Nicola Adams: ‘I wish I’d told Muhammad Ali he was the reason I wanted to win gold’
The double Olympic champion Nicola Adams, who blazed a golden and historic trail for women in boxing, has announced her retirement after being told she risks losing her eyesight if she continues in the ring.
The 37-year-old, who also won the WBO flyweight world title after turning professional following her gold medals at the London 2012 and Rio 2016 Olympics, said she had no regrets despite the impact the sport has had on her health.
“I’m immensely honoured to have represented our country – to win double Olympic gold medals and then the WBO championship belt is a dream come true,” Adams wrote in an open letter to the Yorkshire Evening Post in which revealed her decision. “But it’s not without taking its toll on my body, and aside from the expected aches and pains, I’ve been advised that any further impact to my eye would most likely lead to irreparable damage and permanent vision loss.
“It has been an honour to compete on the global stage, and it has been a privilege to fight against such remarkable athletes. Whilst I am proud of my achievements, the unwavering belief from everyone in my corner, is something I will appreciate for the rest of my life.”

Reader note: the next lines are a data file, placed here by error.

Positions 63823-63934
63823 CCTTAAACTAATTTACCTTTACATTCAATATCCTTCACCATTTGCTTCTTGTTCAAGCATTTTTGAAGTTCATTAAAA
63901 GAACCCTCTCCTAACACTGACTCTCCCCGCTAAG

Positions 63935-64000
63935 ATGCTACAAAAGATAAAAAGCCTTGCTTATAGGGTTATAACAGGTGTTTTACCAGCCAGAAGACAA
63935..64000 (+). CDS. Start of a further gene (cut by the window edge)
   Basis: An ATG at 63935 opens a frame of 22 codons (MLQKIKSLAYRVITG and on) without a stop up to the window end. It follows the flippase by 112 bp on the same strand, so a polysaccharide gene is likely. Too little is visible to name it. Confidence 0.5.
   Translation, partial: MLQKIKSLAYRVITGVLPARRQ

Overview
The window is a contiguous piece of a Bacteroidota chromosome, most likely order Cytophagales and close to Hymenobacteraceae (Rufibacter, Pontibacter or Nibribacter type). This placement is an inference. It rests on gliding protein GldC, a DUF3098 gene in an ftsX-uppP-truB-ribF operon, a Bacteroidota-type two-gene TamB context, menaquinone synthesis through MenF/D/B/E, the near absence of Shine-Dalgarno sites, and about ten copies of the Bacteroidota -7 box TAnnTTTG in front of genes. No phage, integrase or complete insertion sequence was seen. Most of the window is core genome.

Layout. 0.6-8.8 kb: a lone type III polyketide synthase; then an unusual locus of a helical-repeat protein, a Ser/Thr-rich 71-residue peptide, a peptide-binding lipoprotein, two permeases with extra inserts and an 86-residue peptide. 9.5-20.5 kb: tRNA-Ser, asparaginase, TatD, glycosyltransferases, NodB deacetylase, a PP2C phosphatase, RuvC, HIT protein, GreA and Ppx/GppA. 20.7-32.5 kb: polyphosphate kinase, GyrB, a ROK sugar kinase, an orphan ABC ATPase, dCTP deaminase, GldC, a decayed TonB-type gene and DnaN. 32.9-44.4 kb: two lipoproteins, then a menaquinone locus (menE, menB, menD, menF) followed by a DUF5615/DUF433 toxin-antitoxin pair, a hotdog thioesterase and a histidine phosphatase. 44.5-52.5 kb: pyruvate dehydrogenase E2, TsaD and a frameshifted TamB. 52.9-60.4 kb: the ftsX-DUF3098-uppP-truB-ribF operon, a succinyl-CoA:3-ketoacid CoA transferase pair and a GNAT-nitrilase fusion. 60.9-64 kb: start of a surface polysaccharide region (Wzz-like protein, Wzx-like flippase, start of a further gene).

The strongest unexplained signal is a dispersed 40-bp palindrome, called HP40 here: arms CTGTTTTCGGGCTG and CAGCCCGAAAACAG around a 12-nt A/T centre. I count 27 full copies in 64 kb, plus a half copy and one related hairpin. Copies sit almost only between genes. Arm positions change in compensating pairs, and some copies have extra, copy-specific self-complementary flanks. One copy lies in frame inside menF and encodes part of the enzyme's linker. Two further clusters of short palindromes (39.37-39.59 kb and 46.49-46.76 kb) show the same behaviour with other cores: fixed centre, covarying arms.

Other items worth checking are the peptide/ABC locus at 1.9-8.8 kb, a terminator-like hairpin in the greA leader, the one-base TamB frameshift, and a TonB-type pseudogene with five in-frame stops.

She also paid tribute to her coach and mentor Alwyn Belcher, who guided her from raw youth to polished champion, and told her in her early 20s that she would be a world champion. “Hanging up my gloves was always going to hard, but I have never felt luckier,” she added. “And I’m so immensely proud of how far the sport has come.”
Adams will go down as one of the sport’s true pioneers given the glass ceilings she punched through and the seismic shifts in attitudes to women’s boxing she helped engender during her career.
When she took up the sport aged 12 in 1995, the British Amateur Boxing Association did not allow women to take part in sanctioned bouts – the rules only changed in 1997 – and women’s boxing was not in the Olympics.
It took four years for Adams to have her first official fight, yet just two years later she become the first women boxer ever to represent England. It was the first of many ground-breaking achievements.
More information: The Guardian / Sport.